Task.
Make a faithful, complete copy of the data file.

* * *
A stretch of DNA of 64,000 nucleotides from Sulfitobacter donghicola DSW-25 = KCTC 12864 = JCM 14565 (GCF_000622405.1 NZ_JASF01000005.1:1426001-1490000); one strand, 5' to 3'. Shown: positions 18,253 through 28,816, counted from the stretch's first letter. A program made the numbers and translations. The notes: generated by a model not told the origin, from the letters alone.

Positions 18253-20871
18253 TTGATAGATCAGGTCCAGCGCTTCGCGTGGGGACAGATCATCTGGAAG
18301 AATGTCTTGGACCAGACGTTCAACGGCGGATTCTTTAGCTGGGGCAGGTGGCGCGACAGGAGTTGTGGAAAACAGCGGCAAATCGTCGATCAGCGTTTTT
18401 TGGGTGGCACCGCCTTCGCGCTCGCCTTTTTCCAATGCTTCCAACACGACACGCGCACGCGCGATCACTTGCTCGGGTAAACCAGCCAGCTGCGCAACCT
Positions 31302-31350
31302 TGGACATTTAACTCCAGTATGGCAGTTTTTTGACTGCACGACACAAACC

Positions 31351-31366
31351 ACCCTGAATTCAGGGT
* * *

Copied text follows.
A stretch of DNA of 64,000 nucleotides from Sulfitobacter donghicola DSW-25 = KCTC 12864 = JCM 14565 (GCF_000622405.1 NZ_JASF01000005.1:1426001-1490000); one strand, 5' to 3'. Shown: positions 18,253 through 28,816, counted from the stretch's first letter. A program made the numbers and translations. The notes: generated by a model not told the origin, from the letters alone.

Positions 18253-20871
18253 TTGATAGATCAGGTCCAGCGCTTCGCGTGGGGACAGATCATCTGGAAG
18301 AATGTCTTGGACCAGACGTTCAACGGCGGATTCTTTAGCTGGGGCAGGTGGCGCGACAGGAGTTGTGGAAAACAGCGGCAAATCGTCGATCAGCGTTTTT
18401 TGGGTGGCACCGCCTTCGCGCTCGCCTTTTTCCAATGCTTCCAACACGACACGCGCACGCGCGATCACTTGCTCGGGTAAACCAGCCAGCTGCGCAACCT
Positions 31302-31350
31302 TGGACATTTAACTCCAGTATGGCAGTTTTTTGACTGCACGACACAAACC

Positions 31351-31366
31351 ACCCTGAATTCAGGGT